Search Images Maps Play YouTube News Gmail Drive More »
Sign in
Screen reader users: click this link for accessible mode. Accessible mode has the same essential features but works better with your reader.

Patents

  1. Advanced Patent Search
Publication numberUS6685851 B2
Publication typeGrant
Application numberUS 10/024,305
Publication dateFeb 3, 2004
Filing dateDec 21, 2001
Priority dateJun 11, 1999
Fee statusPaid
Also published asUS6344152, US20010052588, US20020063239
Publication number024305, 10024305, US 6685851 B2, US 6685851B2, US-B2-6685851, US6685851 B2, US6685851B2
InventorsRandy Edwin Cameron, Frank Rawolle
Original AssigneePrc-Desoto International, Inc.
Export CitationBiBTeX, EndNote, RefMan
External Links: USPTO, USPTO Assignment, Espacenet
For solubilizing a hydrophobic amine in water; as epoxy resin curing agents which yield highly cross linked, water resistant and abrasion resistant adhesive films
US 6685851 B2
Abstract
The present invention relates to the use of cycloaliphatic diamines as cosolvents for hydrophobic amines in aqueous solution. The cycloaliphatic diamines of the present invention have a formula:
where n is 1 or 2, each R is independently selected from a group consisting of: hydrogen, a 1 to 6 carbon aliphatic, and a 0 to 6 carbon containing amine, wherein each R is chosen such that the cosolvent amine comprises at least two amine groups; and a quantity of water to maintain said solution as a homogeneous phase. The cosolvent diamines have particular utility in the formation of water based epoxy resin curing agents. Superior water miscibility is achieved for hydrophobic amines through the use of cycloaliphatic amines as compared to conventional cosolvents.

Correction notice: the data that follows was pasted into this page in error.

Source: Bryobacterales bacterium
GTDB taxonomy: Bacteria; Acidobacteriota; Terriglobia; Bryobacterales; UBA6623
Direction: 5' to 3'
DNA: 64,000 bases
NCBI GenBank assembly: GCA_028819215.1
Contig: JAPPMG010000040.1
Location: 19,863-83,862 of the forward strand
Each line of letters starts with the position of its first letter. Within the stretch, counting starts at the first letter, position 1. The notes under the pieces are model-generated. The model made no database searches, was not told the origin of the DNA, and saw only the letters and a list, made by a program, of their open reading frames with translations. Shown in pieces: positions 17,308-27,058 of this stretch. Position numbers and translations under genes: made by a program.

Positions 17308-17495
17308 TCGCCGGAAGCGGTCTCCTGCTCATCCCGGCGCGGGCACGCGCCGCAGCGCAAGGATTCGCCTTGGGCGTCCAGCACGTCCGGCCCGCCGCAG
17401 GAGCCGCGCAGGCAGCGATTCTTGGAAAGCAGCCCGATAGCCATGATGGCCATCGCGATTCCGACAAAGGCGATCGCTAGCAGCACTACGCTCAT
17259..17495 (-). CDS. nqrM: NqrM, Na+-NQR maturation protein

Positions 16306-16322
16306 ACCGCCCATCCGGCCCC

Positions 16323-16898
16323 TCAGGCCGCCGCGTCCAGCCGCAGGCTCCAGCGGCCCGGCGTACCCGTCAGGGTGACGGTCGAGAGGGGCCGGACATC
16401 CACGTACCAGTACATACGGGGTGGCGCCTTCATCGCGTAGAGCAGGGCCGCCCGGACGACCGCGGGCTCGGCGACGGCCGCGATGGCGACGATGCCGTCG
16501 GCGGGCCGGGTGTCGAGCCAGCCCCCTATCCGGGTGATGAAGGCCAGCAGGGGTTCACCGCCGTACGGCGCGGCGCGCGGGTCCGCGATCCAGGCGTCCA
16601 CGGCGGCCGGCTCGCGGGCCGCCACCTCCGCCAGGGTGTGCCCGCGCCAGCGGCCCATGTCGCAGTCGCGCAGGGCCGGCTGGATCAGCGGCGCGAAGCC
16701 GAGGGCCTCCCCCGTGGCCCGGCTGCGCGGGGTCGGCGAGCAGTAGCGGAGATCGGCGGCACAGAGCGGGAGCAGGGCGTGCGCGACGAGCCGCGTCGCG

Images(5)
Previous page
Next page
Claims(15)
What is claimed is:
1. An aqueous solution comprising:
a hydrophobic amine;
a cosolvent amine of the formula:
where
n is 2, and
each R is independently selected from hydrogen, a 1 to 6 carbon aliphatic group, and a 0 to 6 carbon atom containing amine group, wherein each R is chosen such that the cosolvent amine comprises at least two amine groups, and wherein the amine group ratio of said hydrophobic amine to said cosolvent amine is from 0.5:1 to 5:1,